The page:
Thursday, February 17, 2011

Palin It Backwards

I'm rereading Charles Dickens' Nicholas Nickleby by listening to an audiobook narrated by Alex Jennings, who portrayed Prince Charles in "The Queen." Published in 2009, it's an affectionate and affecting performance in which the brilliant actor gives distinctive voices to maybe 30 characters, male and female, young and old, poor, rich, and pretending to be rich.

For a few (especially sadistic Yorkshire schoolmaster Wackford Squeers and an insinuating gigolo, Mr. Mantolini), Jennings seems to have been inspired, and naturally so, by performances from the Royal Shakespeare Company's 1982-83 production. For a couple of others, he channels Luigi Vercotti, the nightclub owner portrayed by Michael Palin in Monty Python's Piranha Brothers skit.

Dickens may also have influenced the Pythons. A passage in chapter 22 foreshadows one of their most famous skits. Nicholas and his friend Smike, on the way to Portsmouth, stop at an inn and ask about dinner:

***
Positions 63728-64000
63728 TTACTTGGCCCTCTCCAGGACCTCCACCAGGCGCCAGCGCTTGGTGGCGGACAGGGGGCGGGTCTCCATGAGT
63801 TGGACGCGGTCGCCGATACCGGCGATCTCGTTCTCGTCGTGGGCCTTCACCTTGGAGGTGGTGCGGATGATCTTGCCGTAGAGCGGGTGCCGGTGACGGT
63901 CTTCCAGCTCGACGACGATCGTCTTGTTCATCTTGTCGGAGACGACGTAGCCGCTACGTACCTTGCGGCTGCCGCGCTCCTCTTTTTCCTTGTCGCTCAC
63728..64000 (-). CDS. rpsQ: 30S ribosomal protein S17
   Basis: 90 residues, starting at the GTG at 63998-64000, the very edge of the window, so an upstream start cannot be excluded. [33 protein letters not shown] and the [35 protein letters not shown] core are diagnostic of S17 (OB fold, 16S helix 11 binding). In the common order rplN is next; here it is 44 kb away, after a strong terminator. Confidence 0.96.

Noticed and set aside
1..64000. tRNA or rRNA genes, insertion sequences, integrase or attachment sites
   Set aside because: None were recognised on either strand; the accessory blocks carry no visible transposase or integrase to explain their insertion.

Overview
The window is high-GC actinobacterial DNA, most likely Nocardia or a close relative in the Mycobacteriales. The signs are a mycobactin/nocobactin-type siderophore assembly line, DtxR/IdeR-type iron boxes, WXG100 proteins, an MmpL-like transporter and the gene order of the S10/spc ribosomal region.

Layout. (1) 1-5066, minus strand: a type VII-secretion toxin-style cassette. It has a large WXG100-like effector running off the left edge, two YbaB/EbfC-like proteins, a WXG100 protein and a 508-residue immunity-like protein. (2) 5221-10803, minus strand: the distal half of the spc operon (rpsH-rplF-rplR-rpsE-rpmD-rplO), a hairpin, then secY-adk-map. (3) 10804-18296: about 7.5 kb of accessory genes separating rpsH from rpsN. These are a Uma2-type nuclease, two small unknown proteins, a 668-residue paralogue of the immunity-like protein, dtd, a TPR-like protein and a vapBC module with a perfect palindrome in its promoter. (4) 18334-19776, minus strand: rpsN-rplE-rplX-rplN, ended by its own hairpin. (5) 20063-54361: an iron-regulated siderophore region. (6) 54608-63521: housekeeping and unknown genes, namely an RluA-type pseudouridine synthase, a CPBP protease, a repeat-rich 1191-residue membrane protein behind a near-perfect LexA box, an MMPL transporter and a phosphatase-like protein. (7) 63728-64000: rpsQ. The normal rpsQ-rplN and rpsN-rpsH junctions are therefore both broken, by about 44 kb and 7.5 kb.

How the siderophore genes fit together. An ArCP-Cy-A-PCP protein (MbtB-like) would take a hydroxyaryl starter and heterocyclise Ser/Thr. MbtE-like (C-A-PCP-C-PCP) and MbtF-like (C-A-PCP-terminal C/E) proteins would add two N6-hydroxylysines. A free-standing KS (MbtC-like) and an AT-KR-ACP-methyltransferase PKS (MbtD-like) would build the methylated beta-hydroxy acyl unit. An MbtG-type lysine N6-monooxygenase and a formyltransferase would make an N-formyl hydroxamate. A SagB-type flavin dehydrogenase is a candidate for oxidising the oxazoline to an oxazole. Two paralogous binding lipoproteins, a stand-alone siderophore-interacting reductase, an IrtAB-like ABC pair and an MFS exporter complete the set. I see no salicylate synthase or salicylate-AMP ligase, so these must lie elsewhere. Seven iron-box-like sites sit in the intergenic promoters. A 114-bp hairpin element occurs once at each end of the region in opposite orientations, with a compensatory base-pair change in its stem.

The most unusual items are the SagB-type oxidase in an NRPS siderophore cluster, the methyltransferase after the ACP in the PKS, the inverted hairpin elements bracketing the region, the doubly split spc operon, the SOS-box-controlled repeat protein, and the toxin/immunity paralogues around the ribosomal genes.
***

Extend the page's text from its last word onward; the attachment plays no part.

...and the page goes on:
"Why--what would you like?" was the landlord's no less natural answer.

Nicholas suggested cold meat, but there was no cold meat--poached eggs, but there were no eggs--mutton chops, but there wasn't a mutton chop within three miles, though there had been more last week than they knew what to do with, and would be an extraordinary supply the day after tomorrow.

"Then," said Nicholas, "I must leave it entirely to you, as I would have done, at first, if you had allowed me."
In Monty Python's "Cheese Shop," the dialog between customer John Cleese and proprietor Michael Palin goes like this:
"Now then, some cheese please, my good man."

"Certainly, sir. What would you like?"

"How about a little Red Leicester?"

"I'm afraid we're fresh out of Red Leicester, sir."

"Oh never mind, how are you on Tilsit?"

"I'm afraid we never have that at the end of the week, sir. We get it fresh on Monday."

"No matter. Well, stout yeoman, four ounces of Caerphilly, if you please."

"Ah. It's been on order, sir, for two weeks. I was expecting it this morning."

"It's not my lucky day, is it?"

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